Non-nucleoside reverse transcriptase inhibitors (NNRTIs):

They work by disabling the protein needed by HIV to multiply and spread itself


Nucleoside or nucleotide reverse transcriptase inhibitors (NRTIs):

NRTIs function by replacing versions of building blocks needed by the virus to multiply itself

These building blocks are especially made to be faulty and inhibit the process of virus replication


Protease inhibitors (PIs):

These drugs work by blocking a protein (protease) needed by the HIV virus in order to replicate itself


Entry or fusion inhibitors:

These drugs block the virus’ entry into the CD4 cells


Integrase inhibitors:

The drugs disable integrase, the protein used by the HIV virus in order to insert its genetic material into the CD4 cells


HIV treatment should be started regardless of CD4 cell count


Treatment may be required for the rest of one’s life


Side effects can include:

Nausea, vomiting, diarrhea

Heart disease

Weakened bones

Breakdown of muscle tissue

Abnormal cholesterol levels

Higher blood sugar levels

    • HIV is transmittable through the air, water or by insects
    • If antiretroviral treatment is administered, progression towards AIDS does not occur
    • Mosquitoes are carriers of HIV
    • Being HIV positive is a death sentence
    • Heterosexuality shields from contracting the virus
    • If receiving treatment, the virus cannot be spread to sexual partners – even though the virus may be undetectable in blood tests after antiretroviral treatment, the virus is still present in the system, so it can be easily transmitted through unprotected sex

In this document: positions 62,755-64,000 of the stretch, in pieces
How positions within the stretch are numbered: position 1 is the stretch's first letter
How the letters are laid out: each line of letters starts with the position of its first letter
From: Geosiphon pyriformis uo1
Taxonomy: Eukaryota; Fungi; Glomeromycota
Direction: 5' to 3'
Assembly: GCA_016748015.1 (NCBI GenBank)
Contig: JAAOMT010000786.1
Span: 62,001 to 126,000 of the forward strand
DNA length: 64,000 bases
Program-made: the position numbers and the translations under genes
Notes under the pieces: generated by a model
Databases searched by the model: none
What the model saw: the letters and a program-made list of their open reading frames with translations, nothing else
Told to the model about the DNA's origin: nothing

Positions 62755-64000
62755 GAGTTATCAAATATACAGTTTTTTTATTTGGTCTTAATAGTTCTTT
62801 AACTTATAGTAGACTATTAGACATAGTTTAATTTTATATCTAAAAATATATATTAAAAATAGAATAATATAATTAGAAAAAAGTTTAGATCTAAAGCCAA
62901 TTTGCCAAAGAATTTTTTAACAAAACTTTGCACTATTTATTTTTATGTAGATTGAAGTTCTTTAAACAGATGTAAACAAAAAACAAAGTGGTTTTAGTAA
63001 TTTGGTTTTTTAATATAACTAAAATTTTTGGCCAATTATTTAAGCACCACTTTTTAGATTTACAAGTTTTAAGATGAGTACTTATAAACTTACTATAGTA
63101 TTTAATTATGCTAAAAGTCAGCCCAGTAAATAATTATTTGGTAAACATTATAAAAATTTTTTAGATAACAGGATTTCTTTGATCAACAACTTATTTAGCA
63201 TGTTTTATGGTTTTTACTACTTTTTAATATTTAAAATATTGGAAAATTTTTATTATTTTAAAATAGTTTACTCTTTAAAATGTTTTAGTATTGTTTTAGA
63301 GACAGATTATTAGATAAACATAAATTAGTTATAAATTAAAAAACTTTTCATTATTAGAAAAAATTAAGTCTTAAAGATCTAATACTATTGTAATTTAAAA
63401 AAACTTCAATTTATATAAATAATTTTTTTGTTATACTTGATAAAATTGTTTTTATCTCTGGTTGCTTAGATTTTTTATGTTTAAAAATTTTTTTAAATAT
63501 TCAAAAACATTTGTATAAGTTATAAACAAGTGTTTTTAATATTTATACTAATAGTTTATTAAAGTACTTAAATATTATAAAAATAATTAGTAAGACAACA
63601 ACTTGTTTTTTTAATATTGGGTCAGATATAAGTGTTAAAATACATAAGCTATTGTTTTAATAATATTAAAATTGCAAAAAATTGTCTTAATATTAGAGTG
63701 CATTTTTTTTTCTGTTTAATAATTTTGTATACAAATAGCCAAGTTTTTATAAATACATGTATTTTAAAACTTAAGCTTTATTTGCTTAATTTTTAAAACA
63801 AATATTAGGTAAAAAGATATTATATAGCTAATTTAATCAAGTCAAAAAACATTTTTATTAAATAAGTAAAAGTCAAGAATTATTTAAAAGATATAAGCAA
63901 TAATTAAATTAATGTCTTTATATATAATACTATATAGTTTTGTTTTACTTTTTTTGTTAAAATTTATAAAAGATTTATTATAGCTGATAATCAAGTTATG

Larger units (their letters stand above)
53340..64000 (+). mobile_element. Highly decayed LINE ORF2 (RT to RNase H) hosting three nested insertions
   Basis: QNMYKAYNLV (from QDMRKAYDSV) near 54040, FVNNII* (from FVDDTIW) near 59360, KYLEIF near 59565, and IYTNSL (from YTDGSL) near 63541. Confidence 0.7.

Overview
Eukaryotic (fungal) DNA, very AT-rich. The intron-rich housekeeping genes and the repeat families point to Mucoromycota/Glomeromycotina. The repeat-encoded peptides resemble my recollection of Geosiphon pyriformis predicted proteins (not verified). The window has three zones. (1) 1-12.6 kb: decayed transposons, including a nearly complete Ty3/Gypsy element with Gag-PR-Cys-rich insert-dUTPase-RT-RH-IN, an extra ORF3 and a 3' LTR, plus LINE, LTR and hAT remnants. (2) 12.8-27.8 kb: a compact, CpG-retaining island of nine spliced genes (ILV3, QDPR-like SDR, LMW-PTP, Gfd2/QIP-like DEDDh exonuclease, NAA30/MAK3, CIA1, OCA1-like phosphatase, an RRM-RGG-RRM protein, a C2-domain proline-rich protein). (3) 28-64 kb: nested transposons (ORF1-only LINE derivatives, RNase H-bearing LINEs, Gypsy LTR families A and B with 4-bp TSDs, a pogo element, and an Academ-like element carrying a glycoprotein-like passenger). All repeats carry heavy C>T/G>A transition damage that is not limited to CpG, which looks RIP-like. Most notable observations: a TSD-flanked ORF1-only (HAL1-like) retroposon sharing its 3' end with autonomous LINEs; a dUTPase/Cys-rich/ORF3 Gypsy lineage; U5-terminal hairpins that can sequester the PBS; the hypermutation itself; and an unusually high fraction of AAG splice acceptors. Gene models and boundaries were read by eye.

• If two partners are HIV positive, then there is no need to engage in safe sex – practicing safer sex can protect both partners from becoming exposed to other strains of HIV
    • One can just tell if someone is HIV positive – symptoms may not be noticeable
    • HIV cannot be contracted from practicing oral sex

According to the World Health Organization there were approximately 36.9 million people worldwide living with HIV/AIDS, at the end of 2014


Out of the total, 2.6 million were children (<15 years old)


According to WHO, an estimated 2.0 million people worldwide became infected with HIV in 2014


Most of these children live in sub-Saharan Africa and were infected by their HIV-positive mothers during birth, breastfeeding or during pregnancy


Sub-Saharan Africa accounts for almost 70% of the global total of new HIV infections


According to UNAIDS in 2014, 73% of the estimated 1.5 million pregnant women worldwide living with HIV were accessing retroviral therapy to avoid transmission of HIV to their children – new HIV infections in children dropped by 58% from 2000 to 2014

Did you know?

People infected with HIV progress to AIDS when CD4 count falls below 200 cells/mm3


In healthy, uninfected people, CD4 count ranges from 500 cells/mm3 to 1.200 cells/mm3


CD4 cells are often called T-cells or T-cell helpers


The window period is the amount of time after potential exposure to HIV but before tests can accurately diagnose the disease


Retesting is necessary for an accurate diagnosis


Famous personalities with HIV/AIDS: Freddie Mercury, Charlie Sheen, Arthur Ashe (three-time Grand Slam winner), Anthony Perkins, Magic Johnson, Rock Hudson, Liberace, Keith Haring